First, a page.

Top Market News: What Happened In Investing Today

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Includes: BRK.A, HMCBF, INTC, NSRGY, SSNLF, TLT, XHB
by: SA Editor Mike Taylor, CFA

Summary

It's a good question: Why aren't mortgage rates going up along with the Fed Funds rate? A Buffett buy calls for a quick look at the Canadian housing market.

Third Point has gone activist on Nestle.

On FinTwit corner: Praise for a short-seller, inflation, and ketchup, Baupost throwback, and cryptocurrencies.

Mortgage Rates, Interest Rates, And The Fed

(A good sign. Wikipedia)

I was on vacation in Portland, Oregon, last week. A friend who works for Nike (NYSE:NKE) and who owns a couple residential properties asked me over brunch, "Interest rates are going up, but why are mortgage rates not going up?"

I said two things: First: "Is that really true?" Second: "I don't know why." But now that I'm back near a computer, let's take a quick look. Here are the last 47 years of the Fed Funds rate (in red) charted together with the average 30-year fixed rate mortgage rate (in blue).

So, the answer is "Mortgage rates are not rising in lock step with the Fed Funds Rate." Eyeballing the chart, it looks like they have at some times in the past, like in the early 80s, the mid-90s, and the late 90s. But they didn't during the flat-to-inverted yield curve anxiety of the mid-2000s, and they are not today. At the very right hand side of the chart, you can even see 30-year mortgage rates decreasing even as the Fed Funds rate picks up.

Do we have an answer for why? My first guess would be that borrowing appetites are not as great. Here is the Case/Shiller U.S. National Home Price Index for the last 10 years. It's back above post-crisis highs.

Is it possible that demand for debt has slowed down? The narrative driving our last housing cycle was that speculative interest drove increased demand for debt even as home prices rose. If you could sell to the next buyer at a profit, why worry about the cost of your debt? Maybe a decade later, buyers are a little more price and debt sensitive at these levels. Meanwhile, the yield curve is flatter than it's been since the start of the Great Recession.

In Canada, subprime lender Home Capital Group secured an investment from Warren Buffett's Berkshire Hathaway amid a prominent bear case laid out by short seller Marc Cohodes. That investment may work out well for Buffett and calm Home Capital shareholders, but as this Financial Times article points out, the housing market in Canada remains fragile. Recent stories press a particular narrative: Global investment in Canadian housing is on the wane.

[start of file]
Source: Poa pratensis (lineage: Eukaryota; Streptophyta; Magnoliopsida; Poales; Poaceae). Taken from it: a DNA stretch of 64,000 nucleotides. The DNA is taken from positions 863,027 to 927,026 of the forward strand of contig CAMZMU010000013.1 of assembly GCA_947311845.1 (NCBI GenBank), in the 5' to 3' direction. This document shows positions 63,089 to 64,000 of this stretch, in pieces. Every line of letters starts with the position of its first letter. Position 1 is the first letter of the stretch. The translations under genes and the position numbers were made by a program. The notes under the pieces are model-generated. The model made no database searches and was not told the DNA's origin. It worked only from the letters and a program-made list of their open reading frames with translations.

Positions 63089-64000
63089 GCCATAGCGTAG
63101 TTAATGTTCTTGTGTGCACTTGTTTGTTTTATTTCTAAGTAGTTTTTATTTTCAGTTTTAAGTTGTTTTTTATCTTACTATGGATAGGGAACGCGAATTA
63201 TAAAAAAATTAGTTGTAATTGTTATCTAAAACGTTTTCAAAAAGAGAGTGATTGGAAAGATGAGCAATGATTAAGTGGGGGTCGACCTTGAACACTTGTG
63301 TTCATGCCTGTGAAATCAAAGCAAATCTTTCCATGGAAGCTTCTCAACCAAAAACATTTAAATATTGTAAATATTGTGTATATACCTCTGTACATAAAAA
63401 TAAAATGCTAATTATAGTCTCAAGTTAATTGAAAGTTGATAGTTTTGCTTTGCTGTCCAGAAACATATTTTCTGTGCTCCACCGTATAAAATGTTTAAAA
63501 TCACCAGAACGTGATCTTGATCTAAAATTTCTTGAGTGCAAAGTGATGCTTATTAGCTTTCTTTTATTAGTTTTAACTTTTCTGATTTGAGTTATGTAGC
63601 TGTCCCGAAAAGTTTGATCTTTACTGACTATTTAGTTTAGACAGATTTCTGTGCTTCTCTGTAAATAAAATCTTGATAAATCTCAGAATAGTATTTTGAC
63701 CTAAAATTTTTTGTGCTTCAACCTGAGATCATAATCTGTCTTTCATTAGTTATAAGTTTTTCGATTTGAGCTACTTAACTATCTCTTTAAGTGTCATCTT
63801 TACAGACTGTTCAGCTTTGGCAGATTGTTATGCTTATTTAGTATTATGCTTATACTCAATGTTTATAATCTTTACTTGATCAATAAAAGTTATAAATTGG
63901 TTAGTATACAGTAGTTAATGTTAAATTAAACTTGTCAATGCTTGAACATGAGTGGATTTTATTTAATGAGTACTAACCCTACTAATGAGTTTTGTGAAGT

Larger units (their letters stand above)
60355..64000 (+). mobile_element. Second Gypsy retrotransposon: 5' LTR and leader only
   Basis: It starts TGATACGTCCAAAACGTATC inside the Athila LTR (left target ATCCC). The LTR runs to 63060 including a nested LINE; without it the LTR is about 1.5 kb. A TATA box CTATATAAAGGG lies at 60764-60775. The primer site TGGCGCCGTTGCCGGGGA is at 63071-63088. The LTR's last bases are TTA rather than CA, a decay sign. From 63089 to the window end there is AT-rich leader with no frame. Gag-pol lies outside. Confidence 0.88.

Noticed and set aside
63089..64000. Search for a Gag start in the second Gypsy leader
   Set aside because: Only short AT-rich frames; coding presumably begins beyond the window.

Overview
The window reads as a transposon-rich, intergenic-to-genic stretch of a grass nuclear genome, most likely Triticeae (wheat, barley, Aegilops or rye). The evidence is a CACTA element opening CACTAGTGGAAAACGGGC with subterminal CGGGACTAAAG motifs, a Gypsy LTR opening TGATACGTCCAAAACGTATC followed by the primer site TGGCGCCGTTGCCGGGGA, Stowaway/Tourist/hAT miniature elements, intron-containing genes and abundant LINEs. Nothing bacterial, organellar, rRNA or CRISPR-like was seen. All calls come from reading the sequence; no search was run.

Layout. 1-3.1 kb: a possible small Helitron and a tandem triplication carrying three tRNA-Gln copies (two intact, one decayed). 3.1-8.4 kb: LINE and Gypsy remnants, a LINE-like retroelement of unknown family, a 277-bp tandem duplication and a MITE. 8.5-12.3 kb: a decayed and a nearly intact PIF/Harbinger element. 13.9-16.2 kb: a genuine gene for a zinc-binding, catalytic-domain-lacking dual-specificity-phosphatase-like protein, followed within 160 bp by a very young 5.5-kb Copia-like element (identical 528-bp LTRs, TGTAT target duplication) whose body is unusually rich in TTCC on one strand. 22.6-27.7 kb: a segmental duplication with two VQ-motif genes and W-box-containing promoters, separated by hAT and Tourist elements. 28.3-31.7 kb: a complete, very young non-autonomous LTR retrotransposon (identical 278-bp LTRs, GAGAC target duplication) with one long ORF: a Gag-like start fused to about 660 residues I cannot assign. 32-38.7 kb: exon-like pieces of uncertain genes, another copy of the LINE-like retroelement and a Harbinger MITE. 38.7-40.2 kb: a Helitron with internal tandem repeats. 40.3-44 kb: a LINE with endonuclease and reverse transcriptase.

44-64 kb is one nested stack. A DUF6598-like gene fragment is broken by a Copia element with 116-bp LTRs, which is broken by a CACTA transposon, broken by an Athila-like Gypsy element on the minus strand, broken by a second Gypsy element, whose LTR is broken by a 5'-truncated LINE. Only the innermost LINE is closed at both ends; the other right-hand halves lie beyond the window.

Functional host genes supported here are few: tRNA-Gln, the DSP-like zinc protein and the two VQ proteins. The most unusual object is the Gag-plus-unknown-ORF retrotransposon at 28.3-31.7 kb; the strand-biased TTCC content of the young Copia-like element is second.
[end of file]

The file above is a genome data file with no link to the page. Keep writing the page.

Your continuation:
Across pricey assets, there's been a bit of a "price insensitive foreign buyer" narrative surrounding claims of overvaluation. I've seen headlines applying this rubric to U.S. commercial real estate, U.S. venture capital investments, and U.S. stocks. As a trend, it's hard for me to independently corroborate, but I haven't fully written it off either.

A lot of assets real and financial look expensive, but everything always looks scary, and most of the time stocks go up anyway. For what it's worth, a non-finance friend asked me today what's going on with the VIX. We will just have to wait and see.

See also:

Strategic Candy Alternatives Update

(Third Point went on a buying ___. Wikipedia)

I mentioned a few weeks ago the exciting potential for a hypothetical candy spinoff from Nestle (OTCPK:NSRGY). In between then and now, Third Point has disclosed a position and written a letter asking the company to shed non-core businesses, among other shareholder-friendly activities. It appears Nestle's stake in L'Oreal (OTCPK:LRLCF) is more in Third Point's crosshairs, but why get hung up on the details?

Probably not coincidentally, Nestle has announced a buyback and broad strategic review.

Tech Squibs

FinTwit Corner

Disclosure: I/we have no positions in any stocks mentioned, and no plans to initiate any positions within the next 72 hours.

I wrote this article myself, and it expresses my own opinions. I am not receiving compensation for it. I have no business relationship with any company whose stock is mentioned in this article.

Editor's Note: This article discusses one or more securities that do not trade on a major U.S. exchange. Please be aware of the risks associated with these stocks.